financial services week
A charity Bingo Night at Bamboushay Lounge was one of the in-person events taking place for BVI Financial Services Week. (Photo: PROVIDED)

In the financial services industry, regulation is often considered a burden. But during this year’s Financial Services Week, the industry chose to look at it differently, according to BVI Finance CEO Elise Donovan.

“This year we paid specific attention to the regulatory ecosystem that supervises financial services business and how it facilitates our ability to do international business,” she told the Beacon.

And although a few popular events had to be postponed, including a quiz on the history of the Virgin Islands financial industry and the “Great Debate” between industry practitioners and the H. Lavity Stoutt Community College debate team, the week presented numerous opportunities to both educate and raise awareness of the challenges the industry faces and the value it brings to the VI economy.

The week kicked off on Saturday, Nov. 20, with a 5K run/walk, followed by a charity bingo tournament at Bamboushay Lounge and several livestreamed events.

Ms. Donovan said the celebration of Financial Services Week “is important to bring awareness about the vital role financial services industry and its various stakeholders play in supporting the BVI economy.”


Tuesday’s Breakfast Forum focused on what it called the “gatekeepers” of the industry, and the important job they play with staying on the frontlines of regulatory requirements.

Panellist Errol George, director of the Financial Investigation Agency, explained that he sees an average of 300 suspicious activity reports per year, and reported a sharp spike in 2018 and an increase in every year since, which he attributed to a surge in cryptocurrency businesses.

The FIA is also the “gatekeeper” of the Beneficial Ownership Secure Search System, he said, facilitating requests for information from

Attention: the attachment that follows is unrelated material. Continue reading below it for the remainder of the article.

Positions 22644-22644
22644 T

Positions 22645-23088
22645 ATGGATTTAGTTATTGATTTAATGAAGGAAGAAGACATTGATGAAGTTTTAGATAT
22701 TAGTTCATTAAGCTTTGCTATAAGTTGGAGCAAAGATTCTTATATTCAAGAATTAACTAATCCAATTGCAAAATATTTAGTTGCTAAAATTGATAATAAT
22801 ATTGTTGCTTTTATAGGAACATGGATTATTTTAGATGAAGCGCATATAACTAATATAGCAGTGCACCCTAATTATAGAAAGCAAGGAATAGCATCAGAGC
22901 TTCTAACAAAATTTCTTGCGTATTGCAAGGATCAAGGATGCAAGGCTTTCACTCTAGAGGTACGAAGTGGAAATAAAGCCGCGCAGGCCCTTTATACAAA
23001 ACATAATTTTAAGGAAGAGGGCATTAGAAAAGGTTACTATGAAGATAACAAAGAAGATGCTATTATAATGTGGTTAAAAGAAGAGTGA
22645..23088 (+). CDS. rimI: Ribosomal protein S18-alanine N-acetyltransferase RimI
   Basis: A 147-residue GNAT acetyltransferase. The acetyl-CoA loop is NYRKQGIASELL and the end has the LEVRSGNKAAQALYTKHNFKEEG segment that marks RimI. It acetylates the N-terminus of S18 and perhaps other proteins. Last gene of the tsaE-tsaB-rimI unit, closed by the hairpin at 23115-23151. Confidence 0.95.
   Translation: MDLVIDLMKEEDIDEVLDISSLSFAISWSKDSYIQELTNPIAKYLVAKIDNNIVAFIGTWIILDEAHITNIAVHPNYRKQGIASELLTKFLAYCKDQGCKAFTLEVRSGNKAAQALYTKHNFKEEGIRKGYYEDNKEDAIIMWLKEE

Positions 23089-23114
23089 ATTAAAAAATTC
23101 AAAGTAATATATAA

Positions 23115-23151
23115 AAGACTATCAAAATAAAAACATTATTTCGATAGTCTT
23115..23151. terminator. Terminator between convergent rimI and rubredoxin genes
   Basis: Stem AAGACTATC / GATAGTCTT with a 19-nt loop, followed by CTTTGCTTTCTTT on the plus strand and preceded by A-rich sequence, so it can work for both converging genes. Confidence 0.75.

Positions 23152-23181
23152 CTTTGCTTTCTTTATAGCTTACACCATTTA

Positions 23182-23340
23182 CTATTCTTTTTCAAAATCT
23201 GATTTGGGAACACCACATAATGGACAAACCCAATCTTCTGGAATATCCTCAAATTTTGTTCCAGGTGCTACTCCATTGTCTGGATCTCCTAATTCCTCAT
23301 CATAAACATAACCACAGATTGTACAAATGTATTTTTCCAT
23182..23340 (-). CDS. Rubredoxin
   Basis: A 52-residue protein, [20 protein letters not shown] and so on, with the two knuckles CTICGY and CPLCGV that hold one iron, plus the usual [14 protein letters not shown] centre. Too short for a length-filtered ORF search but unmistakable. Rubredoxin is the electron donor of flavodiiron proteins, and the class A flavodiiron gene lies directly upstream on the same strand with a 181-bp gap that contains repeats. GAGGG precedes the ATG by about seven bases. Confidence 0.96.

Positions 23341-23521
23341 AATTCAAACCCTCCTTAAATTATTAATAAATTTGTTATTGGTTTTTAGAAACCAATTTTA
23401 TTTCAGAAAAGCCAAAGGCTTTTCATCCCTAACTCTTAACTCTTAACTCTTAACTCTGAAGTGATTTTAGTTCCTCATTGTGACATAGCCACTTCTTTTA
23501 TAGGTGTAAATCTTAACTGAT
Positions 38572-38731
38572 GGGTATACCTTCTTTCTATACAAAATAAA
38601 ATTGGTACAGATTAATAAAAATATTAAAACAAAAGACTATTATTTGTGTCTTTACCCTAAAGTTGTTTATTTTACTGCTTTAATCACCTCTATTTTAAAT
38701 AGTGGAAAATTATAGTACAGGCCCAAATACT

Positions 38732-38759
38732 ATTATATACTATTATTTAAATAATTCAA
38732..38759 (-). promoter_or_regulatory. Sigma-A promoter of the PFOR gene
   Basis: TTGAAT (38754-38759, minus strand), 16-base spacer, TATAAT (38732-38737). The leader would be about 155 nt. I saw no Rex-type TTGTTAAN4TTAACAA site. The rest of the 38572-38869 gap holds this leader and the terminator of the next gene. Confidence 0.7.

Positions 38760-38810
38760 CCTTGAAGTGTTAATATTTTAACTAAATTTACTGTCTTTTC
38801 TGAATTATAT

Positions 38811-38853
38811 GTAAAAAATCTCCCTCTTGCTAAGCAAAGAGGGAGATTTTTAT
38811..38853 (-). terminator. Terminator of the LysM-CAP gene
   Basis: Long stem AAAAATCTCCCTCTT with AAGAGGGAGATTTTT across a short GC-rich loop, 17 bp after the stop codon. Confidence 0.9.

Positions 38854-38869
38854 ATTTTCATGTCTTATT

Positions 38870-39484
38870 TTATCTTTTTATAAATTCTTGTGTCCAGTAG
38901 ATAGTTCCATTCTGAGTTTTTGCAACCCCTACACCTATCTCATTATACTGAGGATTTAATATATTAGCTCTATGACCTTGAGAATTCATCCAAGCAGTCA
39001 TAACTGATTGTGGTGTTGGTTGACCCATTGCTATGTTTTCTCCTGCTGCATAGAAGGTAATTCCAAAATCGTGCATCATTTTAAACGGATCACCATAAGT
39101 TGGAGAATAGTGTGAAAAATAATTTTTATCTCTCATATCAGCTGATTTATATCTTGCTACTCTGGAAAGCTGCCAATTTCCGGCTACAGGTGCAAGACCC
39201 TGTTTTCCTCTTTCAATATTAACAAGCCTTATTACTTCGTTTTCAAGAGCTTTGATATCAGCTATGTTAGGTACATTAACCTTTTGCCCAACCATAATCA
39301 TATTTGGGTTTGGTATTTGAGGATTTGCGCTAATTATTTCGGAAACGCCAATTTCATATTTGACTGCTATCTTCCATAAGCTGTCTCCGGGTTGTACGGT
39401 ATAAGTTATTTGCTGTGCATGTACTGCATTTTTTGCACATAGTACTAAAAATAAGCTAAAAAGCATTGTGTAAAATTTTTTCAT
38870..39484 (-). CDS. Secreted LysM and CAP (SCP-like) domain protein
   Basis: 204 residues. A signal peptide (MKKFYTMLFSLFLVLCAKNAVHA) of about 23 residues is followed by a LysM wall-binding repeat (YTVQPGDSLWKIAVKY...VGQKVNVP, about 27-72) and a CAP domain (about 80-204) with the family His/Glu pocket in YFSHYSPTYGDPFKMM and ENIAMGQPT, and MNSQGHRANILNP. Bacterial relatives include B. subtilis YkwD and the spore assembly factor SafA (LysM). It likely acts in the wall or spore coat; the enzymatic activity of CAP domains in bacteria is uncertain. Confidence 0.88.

primarily United Kingdom law enforcement agencies.

Kenneth Baker, CEO and managing director of the BVI Financial Services Commission, said his idea of “gatekeeping” starts with deciding who will be licensed to practice and who won’t.

“An important function of the gatekeeper is letting the right people through the gate  in the first place,” he said. “If at the outset you are not fit to become a licence holder, then you will not be granted a licence. Because it’s easier to say no at the outset, rather than to withdraw an application two or three years later.”

Premier’s remarks

Premier Andrew Fahie in his opening remarks on Sunday thanked an industry that “has kept the lights on in this country” through the global pandemic.

“The global economy is starting to rebound, and we are prepared to capitalise on the existing opportunities and avail ourselves of new opportunities as they evolve,” he said. “We are thankful that our
financial services remain a relatively buoyant process across
various sectors of the industry, who have stayed committed and steadfast, working out the best way of continuing to provide vital business services remotely to our clients around the globe.”